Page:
Making a Tender on a House – After the Tender Has Been Made
Last post we talked about how to put in a tender, and before that we explained just what a tender is. This post is all about ‘after the tender’. Sometimes with all that is going on with just making a tender, once the tender has been submitted you find yourself saying - What now? Well here is what to expect.
What Happens After the Tender is in?
The tender(s) received are all kept sealed (confidential) and are not opened until after the close of the tender. The tenders will be opened with the vendor present, this may not be until a few hours after the tender closes.
The details of each tender will be explained to the vendor as they are opened. If there is more then one tender, the agent will usually document the key points of the individual tenders as they are opened on a separate piece of paper for the vendor to review.
The vendor can choose to accept any tender (not necessarily the highest one), reject all the tenders, or enter negotiations with one or more of the tenderers.
If the vendor does not receive the price or terms they want, they may choose to start negotiations. The submitters of the top tenders can be asked to re-submit a new offer, or negotiations can continue with one. This can mean that tender negotiations continue well past the tender time/date.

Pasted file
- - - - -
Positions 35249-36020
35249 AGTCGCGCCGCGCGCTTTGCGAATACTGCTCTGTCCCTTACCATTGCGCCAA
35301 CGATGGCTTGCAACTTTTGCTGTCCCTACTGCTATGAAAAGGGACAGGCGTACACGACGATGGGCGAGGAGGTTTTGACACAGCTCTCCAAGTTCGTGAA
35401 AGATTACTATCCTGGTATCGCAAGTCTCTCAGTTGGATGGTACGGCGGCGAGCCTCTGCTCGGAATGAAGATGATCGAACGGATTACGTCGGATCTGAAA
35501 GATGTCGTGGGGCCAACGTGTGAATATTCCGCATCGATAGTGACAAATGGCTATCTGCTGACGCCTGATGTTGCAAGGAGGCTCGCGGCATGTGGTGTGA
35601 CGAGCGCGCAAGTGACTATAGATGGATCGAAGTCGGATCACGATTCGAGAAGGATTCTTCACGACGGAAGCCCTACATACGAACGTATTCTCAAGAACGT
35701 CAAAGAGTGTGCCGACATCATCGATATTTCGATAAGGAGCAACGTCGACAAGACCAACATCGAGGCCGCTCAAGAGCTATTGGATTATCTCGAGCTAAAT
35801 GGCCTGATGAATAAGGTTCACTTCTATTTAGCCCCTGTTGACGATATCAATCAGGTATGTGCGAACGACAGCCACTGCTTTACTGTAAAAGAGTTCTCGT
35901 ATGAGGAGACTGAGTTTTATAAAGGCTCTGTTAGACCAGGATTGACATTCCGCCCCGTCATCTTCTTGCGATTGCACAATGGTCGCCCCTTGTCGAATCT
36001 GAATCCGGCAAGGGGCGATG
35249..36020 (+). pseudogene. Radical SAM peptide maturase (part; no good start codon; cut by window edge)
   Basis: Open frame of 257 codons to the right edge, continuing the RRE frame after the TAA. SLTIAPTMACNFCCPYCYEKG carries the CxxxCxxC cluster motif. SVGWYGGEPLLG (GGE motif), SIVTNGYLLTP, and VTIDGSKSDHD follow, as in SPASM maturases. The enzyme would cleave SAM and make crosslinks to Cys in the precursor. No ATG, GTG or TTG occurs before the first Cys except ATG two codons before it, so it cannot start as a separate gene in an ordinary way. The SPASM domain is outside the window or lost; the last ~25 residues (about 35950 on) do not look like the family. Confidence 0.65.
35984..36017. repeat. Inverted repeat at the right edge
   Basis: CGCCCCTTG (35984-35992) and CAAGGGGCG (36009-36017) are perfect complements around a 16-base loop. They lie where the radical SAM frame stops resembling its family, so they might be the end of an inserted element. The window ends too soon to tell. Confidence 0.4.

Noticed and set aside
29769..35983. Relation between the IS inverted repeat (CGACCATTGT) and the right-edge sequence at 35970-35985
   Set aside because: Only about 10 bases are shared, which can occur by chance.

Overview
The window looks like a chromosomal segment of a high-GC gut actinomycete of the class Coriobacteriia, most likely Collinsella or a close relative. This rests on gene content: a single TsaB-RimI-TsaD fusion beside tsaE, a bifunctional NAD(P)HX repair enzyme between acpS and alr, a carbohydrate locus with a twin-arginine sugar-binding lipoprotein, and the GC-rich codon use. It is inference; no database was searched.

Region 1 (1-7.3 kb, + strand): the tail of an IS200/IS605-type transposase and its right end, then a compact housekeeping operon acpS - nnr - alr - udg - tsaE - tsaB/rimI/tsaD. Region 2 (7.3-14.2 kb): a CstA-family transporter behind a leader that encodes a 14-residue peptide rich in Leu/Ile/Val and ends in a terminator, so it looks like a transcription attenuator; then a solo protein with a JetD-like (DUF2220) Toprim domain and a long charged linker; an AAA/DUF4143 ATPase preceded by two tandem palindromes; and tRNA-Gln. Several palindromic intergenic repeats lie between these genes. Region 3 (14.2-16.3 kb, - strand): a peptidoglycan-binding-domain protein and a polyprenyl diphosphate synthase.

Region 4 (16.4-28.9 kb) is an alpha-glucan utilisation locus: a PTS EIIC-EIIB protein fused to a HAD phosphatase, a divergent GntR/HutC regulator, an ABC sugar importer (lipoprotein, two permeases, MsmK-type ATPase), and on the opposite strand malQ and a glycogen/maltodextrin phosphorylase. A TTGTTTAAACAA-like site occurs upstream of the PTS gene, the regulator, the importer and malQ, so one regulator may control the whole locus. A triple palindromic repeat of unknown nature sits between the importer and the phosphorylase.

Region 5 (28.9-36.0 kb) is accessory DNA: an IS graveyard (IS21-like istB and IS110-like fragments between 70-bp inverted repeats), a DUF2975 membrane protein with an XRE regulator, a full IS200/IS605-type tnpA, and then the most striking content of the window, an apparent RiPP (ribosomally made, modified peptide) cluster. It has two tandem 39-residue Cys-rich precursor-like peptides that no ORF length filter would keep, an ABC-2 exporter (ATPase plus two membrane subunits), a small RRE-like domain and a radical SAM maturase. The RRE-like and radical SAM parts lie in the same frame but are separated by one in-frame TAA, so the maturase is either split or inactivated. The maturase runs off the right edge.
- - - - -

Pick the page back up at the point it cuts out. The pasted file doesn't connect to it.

When Will I Hear if my Tender is Successful?
You should hear back from your agent within a few hours of the tender close time. The agent will tell you whether or not you have been successful. If you are, you now have a contract with the vendor and can start working through your conditions (if any). If your tender has not been successful, your deposit cheque will be returned.
Your agent may come back to you asking for an improvement in your offer (more money, less conditions), there may be another offer very close to yours, or your offer is the most favourable offer, but the vendor is after a bit more i.e. the vendor wants to enter into negotiations with you, the agent may even come back to you with a countersigned agreement.
Think through any changes in your offer carefully, remember you already put in your ‘best offer’ when you submitted the tender!
What If I Don't Hear Anything About the Tender?
If you do not hear within a few hours the result of the tender, contact the agent and discuss the situation. Agents often hold off contacting any of the tenderers until a contract has been agreed.
In this situation make sure you are comfortable with what is going on. Ultimately, if the tender deadline has past, and the vendor is in negotiations with another party, your offer is now considered unaccepted and you are free to pursue other house purchase opportunities.